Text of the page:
Now, without further ado, we turn to the realm of the irrational, which encompassed the majority of Ahmadinejad’s question and answer session. As levelheaded as his arguments concerning nuclear power were, his ideas about the Holocaust and homosexuality—actually the existence of homosexuality—serve as direct evidence to his lunacy.
In justification for his calls for more research into the Holocaust, Ahmadinejad made an analogy. Since we already know a lot about physics and research persists, he argues that we must continue to research the Holocaust. When asked about that obvious implication of this research—that he is trying to discredit the Holocaust in order to discredit Jews (who have been victims of murders carried about by the Iranian funded terrorist group Hezbollah)—the president refused a direct answer and began rambling about the pursuit of knowledge.
After the incredibly awkward justification for his views on the Holocaust, I thought the session had reached a highpoint of ridiculousness. But how I was wrong. Ahmadinejad’s answer to a question concerning the mistreatment of women and the execution of homosexuals brought his rhetoric to a new height of absurdity.
Concerning women, the president responded, “Maybe you think it is a crime to be a woman. It is not a crime to be a woman.” The structure of this statement is meant to imply either profoundness or a legitimate inquiry into our position on female legality. He’s either trying too hard to prove there is gender equality in Iran, or he is suggesting the possibility that Americans have doubts about whether having a vagina is a crime. I’d argue for the former, which is further evidenced by his statement that, “Every Iranian family with a girl is ten times happier [than families without a girl].” He later continued, “Women are more respected than men are.” These statements indicate that, contrary to our view of Middle Eastern women as oppressed, Iranian woman are actually superior to Iranian men. Really Mahmoud? Ten times happier? Are men seen as inferior savages who have no place in the public eye? Perhaps we should ask a follow up question— namely, why are Iranian men not treated as equals in Iranian society?
Ahmadinejad’s comments about homosexuality in Iran, or a claimed lack there of, take bigotry to a whole new level. Instead of dismissing homosexuals as dogs or pigs or some type of farm animal in the typical Islamic extremist fashion, the president dismisses the existence of homosexuals. He claims, “In Iran we don’t have homosexuals like in your country…We do not have this phenomenon. I don’t know who has told you we have it.” Though many of them have been executed for other “crimes,” it’s hard to imagine there are zero homosexuals in Iran. I’m pretty sure it’s a genetic impossibility.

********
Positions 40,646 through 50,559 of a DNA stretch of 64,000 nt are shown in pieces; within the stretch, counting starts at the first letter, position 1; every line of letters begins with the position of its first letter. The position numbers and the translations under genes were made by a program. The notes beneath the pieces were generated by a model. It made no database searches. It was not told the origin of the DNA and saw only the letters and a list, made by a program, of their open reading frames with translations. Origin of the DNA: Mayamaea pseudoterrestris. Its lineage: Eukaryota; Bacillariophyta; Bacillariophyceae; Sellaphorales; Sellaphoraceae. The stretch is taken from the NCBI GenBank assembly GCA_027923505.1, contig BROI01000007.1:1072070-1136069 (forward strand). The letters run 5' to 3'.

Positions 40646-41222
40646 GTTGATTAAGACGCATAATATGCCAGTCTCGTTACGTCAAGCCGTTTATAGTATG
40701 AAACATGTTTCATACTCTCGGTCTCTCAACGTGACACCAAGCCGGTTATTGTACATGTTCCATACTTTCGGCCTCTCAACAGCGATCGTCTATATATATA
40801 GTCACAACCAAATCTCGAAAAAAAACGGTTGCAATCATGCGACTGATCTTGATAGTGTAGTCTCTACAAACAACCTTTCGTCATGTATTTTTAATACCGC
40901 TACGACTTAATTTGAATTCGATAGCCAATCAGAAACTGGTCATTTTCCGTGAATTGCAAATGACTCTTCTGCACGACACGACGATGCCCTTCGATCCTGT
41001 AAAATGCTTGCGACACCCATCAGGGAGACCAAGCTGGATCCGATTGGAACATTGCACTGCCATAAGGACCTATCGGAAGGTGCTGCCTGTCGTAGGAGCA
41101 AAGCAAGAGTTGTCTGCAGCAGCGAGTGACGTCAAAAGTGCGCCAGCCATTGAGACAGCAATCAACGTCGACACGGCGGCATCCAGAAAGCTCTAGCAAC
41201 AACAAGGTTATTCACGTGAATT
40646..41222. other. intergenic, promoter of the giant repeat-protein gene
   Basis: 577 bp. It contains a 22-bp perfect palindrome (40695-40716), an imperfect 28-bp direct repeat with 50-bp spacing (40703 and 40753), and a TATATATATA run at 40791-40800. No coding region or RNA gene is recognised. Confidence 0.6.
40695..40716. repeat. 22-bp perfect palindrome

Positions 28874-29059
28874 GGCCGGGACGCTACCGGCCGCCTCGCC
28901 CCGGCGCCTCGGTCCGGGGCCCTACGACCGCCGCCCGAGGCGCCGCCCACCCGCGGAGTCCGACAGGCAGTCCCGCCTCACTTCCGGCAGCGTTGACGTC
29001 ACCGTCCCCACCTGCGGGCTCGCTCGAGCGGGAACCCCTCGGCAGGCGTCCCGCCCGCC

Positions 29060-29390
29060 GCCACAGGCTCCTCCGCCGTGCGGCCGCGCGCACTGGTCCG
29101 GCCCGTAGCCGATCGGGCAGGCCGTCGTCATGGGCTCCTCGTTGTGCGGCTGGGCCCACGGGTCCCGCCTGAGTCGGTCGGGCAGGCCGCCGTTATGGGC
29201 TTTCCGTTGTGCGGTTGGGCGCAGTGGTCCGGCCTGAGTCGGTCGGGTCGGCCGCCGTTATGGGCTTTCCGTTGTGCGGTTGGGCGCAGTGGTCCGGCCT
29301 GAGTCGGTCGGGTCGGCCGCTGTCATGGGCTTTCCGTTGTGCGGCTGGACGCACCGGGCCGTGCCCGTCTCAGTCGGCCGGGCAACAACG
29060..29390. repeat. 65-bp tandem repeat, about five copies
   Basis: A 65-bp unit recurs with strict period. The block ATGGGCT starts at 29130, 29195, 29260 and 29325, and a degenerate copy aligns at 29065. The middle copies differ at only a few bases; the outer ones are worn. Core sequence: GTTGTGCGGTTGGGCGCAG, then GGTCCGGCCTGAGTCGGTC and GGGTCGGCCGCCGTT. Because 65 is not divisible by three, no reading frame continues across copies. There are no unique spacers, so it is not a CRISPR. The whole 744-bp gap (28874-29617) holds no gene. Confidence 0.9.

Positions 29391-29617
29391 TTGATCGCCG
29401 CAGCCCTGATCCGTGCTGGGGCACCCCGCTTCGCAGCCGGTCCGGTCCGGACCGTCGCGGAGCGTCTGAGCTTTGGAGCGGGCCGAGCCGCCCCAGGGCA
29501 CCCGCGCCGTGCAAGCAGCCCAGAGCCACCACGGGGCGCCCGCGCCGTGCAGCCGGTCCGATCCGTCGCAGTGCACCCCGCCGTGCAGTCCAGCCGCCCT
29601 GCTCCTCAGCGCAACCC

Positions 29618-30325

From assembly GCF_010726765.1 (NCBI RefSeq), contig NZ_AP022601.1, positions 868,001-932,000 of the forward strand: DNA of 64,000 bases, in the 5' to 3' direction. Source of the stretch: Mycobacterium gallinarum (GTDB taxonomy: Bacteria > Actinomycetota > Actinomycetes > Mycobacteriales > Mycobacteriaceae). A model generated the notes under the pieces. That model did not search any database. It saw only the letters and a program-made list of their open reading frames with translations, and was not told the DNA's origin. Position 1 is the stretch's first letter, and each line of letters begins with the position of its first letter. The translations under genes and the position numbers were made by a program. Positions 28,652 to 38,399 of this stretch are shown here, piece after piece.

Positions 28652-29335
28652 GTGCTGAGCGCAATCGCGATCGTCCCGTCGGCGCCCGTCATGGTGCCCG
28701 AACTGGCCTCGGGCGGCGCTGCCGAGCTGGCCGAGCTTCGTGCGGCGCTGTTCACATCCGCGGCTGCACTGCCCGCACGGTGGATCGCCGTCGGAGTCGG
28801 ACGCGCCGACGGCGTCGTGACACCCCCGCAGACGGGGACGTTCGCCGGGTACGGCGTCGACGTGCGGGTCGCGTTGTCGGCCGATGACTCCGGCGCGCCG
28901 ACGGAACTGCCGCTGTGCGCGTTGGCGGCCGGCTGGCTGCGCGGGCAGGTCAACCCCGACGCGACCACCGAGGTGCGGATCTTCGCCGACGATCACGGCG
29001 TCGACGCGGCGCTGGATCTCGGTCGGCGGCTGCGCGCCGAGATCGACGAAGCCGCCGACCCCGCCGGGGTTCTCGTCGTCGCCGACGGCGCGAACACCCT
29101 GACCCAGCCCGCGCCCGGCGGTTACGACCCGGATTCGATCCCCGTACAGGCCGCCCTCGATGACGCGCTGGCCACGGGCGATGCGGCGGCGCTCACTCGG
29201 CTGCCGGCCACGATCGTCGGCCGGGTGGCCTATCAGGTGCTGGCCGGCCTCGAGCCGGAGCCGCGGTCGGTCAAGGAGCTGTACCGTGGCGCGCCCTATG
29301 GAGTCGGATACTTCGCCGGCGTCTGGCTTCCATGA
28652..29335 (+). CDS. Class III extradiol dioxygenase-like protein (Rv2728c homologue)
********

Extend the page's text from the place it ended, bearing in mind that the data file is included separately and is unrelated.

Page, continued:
But I think it’s a really constructive way of thinking that Ahmadinejad is taking up. Outright denial of anything you dislike is definitely the way to go. How did that meeting in Tehran go? Was there a group of government leaders huddled around a table saying stuff like, “Hey I don’t like these gays, we should do something about that…I’ve got an idea—gays don’t exist. Problem solved. Let’s break for lunch I’m starving.”
The audience at Columbia laughed at the proclamation that homosexuals don’t exist in Iran. It’s not everyday that a perceived militant lunatic gets laughed at by hundreds of people for saying something completely idiotic. And this is in essence of my rationale for letting Ahmadinejad speak at Columbia. We needed to see the man in the flesh. Enough with the reports and the five-second sound bites; let us hear his ideas in his own words. When his own words spilled from his mouth over the half hour question and answer session, we learned something we wouldn’t have learned if he didn’t speak at Columbia. We learned that this man is not a tyrannical maniac wielding all kinds of military power and political influence but rather that he is a rambling demagogue whose loaded irrational rhetoric should be laughed at, not feared.